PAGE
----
On the aboriginal issues, my daughter-in-law is aboriginal. She is an Ojibway girl. She was so dismayed at what the Liberal government had presented for the aboriginal people. Our new minister for aboriginal affairs has done an absolutely astounding job, immediately before the House was even called back, to address the water problems.

The Canadian people have spoken and, with all due respect, they have said that they want a new leaf turned over and that they want a new government.

Does the member not believe that parents should have choice? Does she not believe that 125,000 new day care spaces is something to rejoice in and to support the government? Does she not believe that the water situation on the reserves is something that is of paramount importance? Can she not understand that these kinds of things need to be supported by all sides of the House so we can work together, instead of doing the partisan toe to toe thing day after day?

Resumption of Debate on Address in ReplySpeech from the Throne

10:35 a.m.


Anita Neville Liberal Winnipeg South Centre, MB

Mr. Speaker, the member and I have gone toe to toe on a number of issues because we have a very different approach to it. I applaud her commitment to day care but I want to inform the member that the issue is not day care. It is child care. It is early learning. It is providing opportunities for parents to enter the workforce or to go to school.

The program to which my hon. colleague is speaking is modelled on a program that was introduced in the province of Ontario and did not provide one single day care spot. We know in Manitoba what the funding in Manitoba was going to provide. We have calibrated it and we know what it means.

It is interesting that the member raises the issue of water. We heard the minister yesterday talk about the shifts in the water. I applaud him for reintroducing the Liberal water plan. He spoke yesterday of the issue at Canoe Lake but he was speaking of a band-aid solution. The community is trucking water in. It needs a new system. The system was built for 130 homes, not the 220 homes that are there now. If members will recall, the Kelowna accord added an additional $400 million for water and water systems, and we want that agreement honoured.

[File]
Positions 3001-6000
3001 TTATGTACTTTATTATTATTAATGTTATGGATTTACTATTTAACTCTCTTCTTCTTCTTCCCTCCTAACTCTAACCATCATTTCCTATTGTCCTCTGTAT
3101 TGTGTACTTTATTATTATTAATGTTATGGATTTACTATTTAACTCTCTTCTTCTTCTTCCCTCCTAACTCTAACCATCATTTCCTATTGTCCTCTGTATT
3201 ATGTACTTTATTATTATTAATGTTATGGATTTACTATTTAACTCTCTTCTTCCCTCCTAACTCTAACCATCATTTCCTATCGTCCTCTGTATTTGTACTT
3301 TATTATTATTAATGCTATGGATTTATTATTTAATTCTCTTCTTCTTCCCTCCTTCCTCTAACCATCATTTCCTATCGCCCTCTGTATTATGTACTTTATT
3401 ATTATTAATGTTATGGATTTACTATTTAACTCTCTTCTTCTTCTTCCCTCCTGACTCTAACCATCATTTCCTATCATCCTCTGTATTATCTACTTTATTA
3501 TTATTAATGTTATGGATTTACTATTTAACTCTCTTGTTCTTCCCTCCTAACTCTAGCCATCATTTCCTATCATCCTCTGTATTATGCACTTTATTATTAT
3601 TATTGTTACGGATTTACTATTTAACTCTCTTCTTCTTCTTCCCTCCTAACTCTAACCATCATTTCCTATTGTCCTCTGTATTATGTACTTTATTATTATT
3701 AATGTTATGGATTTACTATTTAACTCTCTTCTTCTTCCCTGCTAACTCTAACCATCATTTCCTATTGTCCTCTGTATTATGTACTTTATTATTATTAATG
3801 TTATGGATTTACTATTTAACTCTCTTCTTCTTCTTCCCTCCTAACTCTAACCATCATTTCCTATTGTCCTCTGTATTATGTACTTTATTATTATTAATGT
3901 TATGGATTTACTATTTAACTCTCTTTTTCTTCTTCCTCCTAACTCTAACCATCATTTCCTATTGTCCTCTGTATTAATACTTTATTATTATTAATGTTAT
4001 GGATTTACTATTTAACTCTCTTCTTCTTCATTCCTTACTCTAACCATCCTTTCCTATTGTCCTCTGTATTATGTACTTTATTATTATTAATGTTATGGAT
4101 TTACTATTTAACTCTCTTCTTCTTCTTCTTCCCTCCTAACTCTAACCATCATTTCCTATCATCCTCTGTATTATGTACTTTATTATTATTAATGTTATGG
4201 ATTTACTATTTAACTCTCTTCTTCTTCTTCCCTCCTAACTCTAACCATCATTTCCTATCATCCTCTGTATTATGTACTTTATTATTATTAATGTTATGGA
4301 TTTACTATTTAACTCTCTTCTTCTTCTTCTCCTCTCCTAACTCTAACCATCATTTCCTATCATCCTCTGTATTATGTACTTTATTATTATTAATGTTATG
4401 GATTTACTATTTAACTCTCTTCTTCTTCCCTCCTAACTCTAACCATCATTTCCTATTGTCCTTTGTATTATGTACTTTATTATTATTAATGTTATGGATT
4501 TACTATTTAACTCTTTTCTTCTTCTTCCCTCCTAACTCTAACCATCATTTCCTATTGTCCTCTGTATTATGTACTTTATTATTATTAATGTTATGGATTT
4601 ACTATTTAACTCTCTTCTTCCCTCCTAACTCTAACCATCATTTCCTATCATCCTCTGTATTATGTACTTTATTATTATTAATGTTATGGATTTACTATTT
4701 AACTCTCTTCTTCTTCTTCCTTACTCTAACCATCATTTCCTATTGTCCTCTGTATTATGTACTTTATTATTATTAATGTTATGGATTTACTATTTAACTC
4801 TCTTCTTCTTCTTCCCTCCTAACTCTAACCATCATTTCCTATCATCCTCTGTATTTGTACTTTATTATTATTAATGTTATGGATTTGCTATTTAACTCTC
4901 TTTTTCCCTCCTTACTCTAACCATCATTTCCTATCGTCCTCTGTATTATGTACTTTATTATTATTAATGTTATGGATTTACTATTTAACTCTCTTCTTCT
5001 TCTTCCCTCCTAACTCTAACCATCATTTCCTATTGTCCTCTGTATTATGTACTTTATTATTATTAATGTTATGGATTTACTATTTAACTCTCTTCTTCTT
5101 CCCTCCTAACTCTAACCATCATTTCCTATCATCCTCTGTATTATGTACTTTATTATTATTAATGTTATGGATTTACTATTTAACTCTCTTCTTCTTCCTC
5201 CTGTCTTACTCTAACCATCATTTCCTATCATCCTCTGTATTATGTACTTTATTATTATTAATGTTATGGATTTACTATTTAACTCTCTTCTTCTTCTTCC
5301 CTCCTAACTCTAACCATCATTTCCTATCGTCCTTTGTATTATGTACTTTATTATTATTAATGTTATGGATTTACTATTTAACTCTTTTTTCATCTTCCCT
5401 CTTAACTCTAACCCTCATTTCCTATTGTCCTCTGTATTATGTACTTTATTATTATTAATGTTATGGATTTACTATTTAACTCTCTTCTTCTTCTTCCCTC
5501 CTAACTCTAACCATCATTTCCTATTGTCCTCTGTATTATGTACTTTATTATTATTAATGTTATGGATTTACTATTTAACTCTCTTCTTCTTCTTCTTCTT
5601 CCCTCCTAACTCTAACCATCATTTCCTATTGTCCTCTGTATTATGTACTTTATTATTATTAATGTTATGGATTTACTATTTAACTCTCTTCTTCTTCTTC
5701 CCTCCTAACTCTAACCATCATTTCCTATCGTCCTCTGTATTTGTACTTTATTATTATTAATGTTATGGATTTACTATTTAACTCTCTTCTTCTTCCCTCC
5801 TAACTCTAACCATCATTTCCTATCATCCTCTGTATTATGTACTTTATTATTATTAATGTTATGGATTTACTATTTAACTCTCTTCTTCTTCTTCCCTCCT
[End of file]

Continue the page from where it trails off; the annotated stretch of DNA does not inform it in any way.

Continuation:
Resumption of Debate on Address in ReplySpeech from the Throne

10:40 a.m.


Dave Batters Conservative Palliser, SK

Mr. Speaker, it is an honour and a privilege to respond in the House today to the Speech from the Throne.

I will say at the outset that I will be splitting my time this morning with the member for Vegreville—Wainwright.

Mr. Speaker, as this is the first time I am on my feet in the 39th Parliament I would like to take this opportunity to congratulate you on your re-election as Speaker and as a member of Parliament. I would also like to congratulate all new members in the House on their election and incumbents on their re-election. I thank all Canadians who let their names stand for election in this great country.

It is important that I say thanks to the voters of Palliser for once again investing their trust in me and the Conservative Party in the last election. I extend a heartfelt thanks to the hundreds of quality people who volunteered their time to send me back to this chamber. Most important, I extend a special thanks to my loving wife Denise for all her hard work to help me get here and her solid support every step of the way.